Sunday will be the start of Stafford's first full season without Johnson, and Jim Bob Cooter will try to build on the momentum the offense built late last year. Maybe Stafford will feel less pressure without having to throw Johnson's way a certain number of times, and maybe he'll benefit from spreading the ball around.
But there's no way losing one of the best receivers of all time can actually help an offense, and the Lions' offense wasn't even average last season.
Ken says: Again, I will reserve judgment on if Calvin's retirement will hurt or help. We haven't seen this true offense yet, and Stafford's numbers were actually quite good last year in games without a healthy Calvin.
Stafford ranked fifth in completion percentage (67 percent) in 2015, seventh in touchdowns (32) and ninth in passer rating (97). He complete almost 400 passes and only 88 of those to Calvin Johnson.
Stafford will finally be able to sling the ball around without the pressures of a target count to Calvin. Give that sidearm a chance, Derick!
4. The tight end situation looks bleak
Derick says: Despite their repeated use of high draft picks on the position, the Lions haven't fielded a strong group of tight ends in years.
In 2014, the franchise ignored a throng of glaring weaknesses on the roster and choose Eric Ebron with the 10th overall pick. It predictably came back to bite them, as Ebron caught only 25 passes in the Lions' 2014 playoff season and has just 785 receiving yard in his 27-game career.
Even though he hasn't given the team first-round pick production, Ebron is the best tight end on the roster. Unfortunately for the Lions, Ebron missed the entire preseason after injuring his ankle in a scrimmage and will have to jump back into the action without any game reps, much like Levy.
It gets worse. Brandon Pettigrew, one of the team's top blockers, landed on the Physically Unable to Perform (PUP) list in July and won't be ready to go in Indianapolis. Pettigrew has been a big help to the offensive line in both pass and run blocking, so his presence will be missed. If Ebron isn't ready to go, the Lions will be left with options like Cole Wick and Khari Lee.
Ken says: For all the bad Ebron talk, he really hasn't been THAT bad. In 2015, he dropped only five passes, tied for 21st in drops. He caught 67 percent of his targets, which is actually higher than Antonio Gates, Charles Clay, Martellus Bennett, Jarvis Landry and, wait for it, A.J. Green.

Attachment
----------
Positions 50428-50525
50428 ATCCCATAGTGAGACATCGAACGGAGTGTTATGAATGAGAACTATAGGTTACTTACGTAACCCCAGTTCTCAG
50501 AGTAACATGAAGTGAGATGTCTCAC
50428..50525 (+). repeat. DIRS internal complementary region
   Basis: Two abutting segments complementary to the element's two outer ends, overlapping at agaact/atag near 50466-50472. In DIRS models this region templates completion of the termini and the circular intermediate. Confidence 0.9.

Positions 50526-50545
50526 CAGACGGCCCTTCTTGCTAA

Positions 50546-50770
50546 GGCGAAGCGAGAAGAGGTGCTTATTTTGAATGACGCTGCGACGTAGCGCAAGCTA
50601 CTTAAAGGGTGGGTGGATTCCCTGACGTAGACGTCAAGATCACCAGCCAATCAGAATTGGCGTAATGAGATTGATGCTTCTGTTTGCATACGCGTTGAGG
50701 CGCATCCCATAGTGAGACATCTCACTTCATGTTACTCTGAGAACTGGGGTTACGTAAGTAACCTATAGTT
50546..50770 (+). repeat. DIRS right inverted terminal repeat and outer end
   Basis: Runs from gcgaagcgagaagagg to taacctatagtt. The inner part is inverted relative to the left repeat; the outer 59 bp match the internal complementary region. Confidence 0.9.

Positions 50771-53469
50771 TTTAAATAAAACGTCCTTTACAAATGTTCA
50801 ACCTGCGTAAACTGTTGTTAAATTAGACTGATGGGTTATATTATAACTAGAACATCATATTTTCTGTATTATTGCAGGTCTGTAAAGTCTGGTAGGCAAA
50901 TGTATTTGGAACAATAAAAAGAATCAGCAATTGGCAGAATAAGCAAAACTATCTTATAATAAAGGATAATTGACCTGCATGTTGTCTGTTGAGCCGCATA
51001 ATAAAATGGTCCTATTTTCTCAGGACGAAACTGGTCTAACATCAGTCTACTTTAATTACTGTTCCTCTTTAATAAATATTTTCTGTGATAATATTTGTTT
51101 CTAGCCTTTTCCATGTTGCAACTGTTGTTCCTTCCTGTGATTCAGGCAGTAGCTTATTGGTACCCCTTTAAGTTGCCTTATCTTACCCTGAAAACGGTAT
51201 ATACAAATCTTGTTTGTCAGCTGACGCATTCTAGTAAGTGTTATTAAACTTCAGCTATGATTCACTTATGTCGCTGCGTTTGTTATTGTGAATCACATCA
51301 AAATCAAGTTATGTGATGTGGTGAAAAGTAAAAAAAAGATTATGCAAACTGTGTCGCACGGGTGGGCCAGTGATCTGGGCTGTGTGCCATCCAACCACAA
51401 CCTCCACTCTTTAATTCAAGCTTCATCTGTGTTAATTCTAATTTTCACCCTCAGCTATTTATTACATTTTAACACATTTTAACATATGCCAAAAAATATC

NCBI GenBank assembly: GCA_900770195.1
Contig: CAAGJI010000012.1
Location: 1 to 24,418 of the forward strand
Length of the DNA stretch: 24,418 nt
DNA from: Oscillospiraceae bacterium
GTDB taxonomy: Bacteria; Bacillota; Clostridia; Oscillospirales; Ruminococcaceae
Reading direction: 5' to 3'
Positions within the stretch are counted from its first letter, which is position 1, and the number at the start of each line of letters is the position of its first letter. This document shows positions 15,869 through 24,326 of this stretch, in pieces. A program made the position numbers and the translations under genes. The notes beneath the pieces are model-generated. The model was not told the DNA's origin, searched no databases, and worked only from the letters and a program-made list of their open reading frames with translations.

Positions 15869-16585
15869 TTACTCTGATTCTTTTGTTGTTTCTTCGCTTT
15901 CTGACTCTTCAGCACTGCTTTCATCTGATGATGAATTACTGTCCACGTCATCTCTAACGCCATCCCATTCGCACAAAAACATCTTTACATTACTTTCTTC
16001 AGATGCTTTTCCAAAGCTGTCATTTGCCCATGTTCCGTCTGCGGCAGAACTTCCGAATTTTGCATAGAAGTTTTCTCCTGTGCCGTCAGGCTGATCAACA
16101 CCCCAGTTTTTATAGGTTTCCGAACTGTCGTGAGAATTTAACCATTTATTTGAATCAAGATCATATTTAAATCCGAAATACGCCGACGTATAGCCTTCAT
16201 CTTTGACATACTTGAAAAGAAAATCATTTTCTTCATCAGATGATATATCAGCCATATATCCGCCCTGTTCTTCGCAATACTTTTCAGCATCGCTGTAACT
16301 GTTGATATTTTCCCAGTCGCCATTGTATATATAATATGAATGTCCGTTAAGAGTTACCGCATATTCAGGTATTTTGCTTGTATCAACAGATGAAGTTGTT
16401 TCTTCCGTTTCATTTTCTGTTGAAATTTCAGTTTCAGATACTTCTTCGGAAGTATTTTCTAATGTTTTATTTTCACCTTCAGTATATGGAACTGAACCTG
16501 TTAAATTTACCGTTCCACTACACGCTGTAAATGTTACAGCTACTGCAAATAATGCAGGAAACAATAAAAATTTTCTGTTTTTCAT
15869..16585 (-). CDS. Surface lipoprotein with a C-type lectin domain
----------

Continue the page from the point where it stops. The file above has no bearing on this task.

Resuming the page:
There's no doubt that 2016 is Ebron's make it or break it year, but his numbers don't reflect the hatred he receives from the fan base and sports talk radio.
5. The draft picks won't make a major impact
Derick says: Bob Quinn selected some very good players in his first draft as Lions general manager, but not many of them look ready to make a major impact as rookies. I don't think Quinn was expecting to contend this season, so the ability for rookies to contribute in 2016 wasn't high on his list of priorities.
Decker will get his share of snaps on the offensive line, but it's normal for rookie offensive linemen to take several weeks or even a full season to settle into the role. The same can be said for Graham Glasgow, who was injured during the preseason after being drafted to shore up the inside of the line.
Miles Killebrew and Joe Dahl could factor into the mix as the season wears on, but don't expect a boost from the mid-round picks in Indianapolis. The Lions even cut the second best quarterback on the roster -- sixth-round pick Jake Rudock -- in favor of Dan Orlovsky, who has 15 touchdowns and 22 turnovers in his NFL career.
A'Shawn Robinson might have the best chance to make an early impact after a solid preseason, but Haloti Ngata and Tyrunn Walker will likely see most of the snaps at defensive tackle. Seventh round pick Dwayne Washington might earn a few carries after making the team with a strong preseason.
Many NFL teams will get a boost from their draft picks early in the year. It looks like the Lions will have to wait.
Ken says: Yeah, I can't argue with that. I'm most excited to see if Miles Killebrew can make a difference. The Lions secondary always seems to struggle with staying healthy. He could easily be thrown into the fire early.
Copyright 2016 by WDIV ClickOnDetroit - All rights reserved.